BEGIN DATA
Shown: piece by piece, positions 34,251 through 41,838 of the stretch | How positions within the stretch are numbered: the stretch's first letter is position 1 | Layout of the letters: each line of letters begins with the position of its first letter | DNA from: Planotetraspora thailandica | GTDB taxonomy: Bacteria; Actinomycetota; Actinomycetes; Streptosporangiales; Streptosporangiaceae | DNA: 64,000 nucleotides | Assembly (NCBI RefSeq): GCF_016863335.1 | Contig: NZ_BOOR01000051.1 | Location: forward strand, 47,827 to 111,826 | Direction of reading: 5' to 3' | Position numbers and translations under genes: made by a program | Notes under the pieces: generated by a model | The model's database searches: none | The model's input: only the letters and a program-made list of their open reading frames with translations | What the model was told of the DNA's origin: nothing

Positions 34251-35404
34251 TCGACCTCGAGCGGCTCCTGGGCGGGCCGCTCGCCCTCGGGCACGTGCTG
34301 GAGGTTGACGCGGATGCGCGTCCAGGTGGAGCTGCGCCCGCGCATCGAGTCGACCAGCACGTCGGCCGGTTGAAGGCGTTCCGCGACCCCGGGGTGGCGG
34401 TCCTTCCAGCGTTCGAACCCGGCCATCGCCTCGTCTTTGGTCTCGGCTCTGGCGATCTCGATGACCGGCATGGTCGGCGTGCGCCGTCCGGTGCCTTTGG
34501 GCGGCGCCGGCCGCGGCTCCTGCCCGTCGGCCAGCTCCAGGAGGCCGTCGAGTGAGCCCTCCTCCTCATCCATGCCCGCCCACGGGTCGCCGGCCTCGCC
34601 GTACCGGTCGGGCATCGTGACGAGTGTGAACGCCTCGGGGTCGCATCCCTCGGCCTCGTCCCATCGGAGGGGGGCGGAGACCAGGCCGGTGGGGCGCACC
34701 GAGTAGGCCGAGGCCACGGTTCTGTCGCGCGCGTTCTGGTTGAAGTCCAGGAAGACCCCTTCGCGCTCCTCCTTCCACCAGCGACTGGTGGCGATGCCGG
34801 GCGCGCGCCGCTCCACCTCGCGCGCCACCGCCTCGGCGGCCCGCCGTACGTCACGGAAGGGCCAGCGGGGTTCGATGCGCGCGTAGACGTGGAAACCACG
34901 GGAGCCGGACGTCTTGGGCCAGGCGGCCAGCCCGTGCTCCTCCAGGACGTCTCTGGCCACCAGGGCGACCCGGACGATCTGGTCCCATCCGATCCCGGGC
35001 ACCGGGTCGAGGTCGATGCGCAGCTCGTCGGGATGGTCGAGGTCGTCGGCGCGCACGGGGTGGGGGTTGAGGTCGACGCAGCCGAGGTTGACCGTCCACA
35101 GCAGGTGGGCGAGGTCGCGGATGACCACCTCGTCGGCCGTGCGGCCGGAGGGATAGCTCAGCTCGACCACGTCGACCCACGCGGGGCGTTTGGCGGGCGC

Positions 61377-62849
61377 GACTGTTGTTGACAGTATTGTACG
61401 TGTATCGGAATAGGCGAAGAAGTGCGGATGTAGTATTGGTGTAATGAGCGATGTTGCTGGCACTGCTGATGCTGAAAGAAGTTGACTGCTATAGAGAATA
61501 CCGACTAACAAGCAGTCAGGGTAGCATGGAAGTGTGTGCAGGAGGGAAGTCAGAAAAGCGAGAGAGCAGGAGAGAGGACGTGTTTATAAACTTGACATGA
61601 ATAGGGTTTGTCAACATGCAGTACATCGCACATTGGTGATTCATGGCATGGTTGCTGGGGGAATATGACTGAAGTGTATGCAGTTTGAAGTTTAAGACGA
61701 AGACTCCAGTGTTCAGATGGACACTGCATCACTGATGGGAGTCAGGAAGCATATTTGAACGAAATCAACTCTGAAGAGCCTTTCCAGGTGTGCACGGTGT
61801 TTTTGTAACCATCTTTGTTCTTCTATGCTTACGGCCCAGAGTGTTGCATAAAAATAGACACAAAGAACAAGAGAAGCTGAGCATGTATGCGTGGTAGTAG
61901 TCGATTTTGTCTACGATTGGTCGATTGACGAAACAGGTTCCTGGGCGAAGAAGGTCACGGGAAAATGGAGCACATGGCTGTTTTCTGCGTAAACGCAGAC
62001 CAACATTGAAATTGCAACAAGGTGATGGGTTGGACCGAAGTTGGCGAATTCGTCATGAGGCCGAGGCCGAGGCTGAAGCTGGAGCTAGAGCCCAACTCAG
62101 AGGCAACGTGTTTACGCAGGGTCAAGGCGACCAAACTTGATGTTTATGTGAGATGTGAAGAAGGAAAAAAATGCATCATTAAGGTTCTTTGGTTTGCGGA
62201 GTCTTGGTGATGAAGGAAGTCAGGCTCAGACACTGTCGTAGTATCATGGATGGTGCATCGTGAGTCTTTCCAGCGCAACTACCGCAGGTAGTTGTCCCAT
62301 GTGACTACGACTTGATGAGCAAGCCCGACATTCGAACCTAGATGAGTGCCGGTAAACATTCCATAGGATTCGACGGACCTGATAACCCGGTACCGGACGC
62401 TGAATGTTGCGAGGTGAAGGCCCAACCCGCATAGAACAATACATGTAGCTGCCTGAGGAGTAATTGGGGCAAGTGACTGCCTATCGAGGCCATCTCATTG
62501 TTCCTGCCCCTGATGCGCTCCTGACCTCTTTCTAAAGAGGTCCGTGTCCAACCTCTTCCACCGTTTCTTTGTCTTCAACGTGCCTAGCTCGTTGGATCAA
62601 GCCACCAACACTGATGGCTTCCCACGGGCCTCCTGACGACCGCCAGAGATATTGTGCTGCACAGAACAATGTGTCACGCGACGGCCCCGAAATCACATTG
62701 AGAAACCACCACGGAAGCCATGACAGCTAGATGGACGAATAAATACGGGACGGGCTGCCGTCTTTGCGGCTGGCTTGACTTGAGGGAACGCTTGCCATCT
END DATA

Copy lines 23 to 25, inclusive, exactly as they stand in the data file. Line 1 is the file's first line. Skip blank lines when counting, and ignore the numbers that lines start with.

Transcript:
62201 GTCTTGGTGATGAAGGAAGTCAGGCTCAGACACTGTCGTAGTATCATGGATGGTGCATCGTGAGTCTTTCCAGCGCAACTACCGCAGGTAGTTGTCCCAT
62301 GTGACTACGACTTGATGAGCAAGCCCGACATTCGAACCTAGATGAGTGCCGGTAAACATTCCATAGGATTCGACGGACCTGATAACCCGGTACCGGACGC
62401 TGAATGTTGCGAGGTGAAGGCCCAACCCGCATAGAACAATACATGTAGCTGCCTGAGGAGTAATTGGGGCAAGTGACTGCCTATCGAGGCCATCTCATTG